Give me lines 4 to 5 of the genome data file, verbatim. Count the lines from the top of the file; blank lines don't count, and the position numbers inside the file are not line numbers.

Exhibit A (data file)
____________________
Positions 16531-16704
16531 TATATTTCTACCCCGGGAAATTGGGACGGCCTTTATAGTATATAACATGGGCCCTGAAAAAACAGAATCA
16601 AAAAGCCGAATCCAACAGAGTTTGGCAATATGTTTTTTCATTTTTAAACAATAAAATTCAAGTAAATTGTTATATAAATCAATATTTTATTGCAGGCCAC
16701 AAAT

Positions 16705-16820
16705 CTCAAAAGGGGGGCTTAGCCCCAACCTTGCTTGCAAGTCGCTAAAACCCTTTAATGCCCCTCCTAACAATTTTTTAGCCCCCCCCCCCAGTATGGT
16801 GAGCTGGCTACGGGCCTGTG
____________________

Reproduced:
16701 AAAT

Positions 16705-16820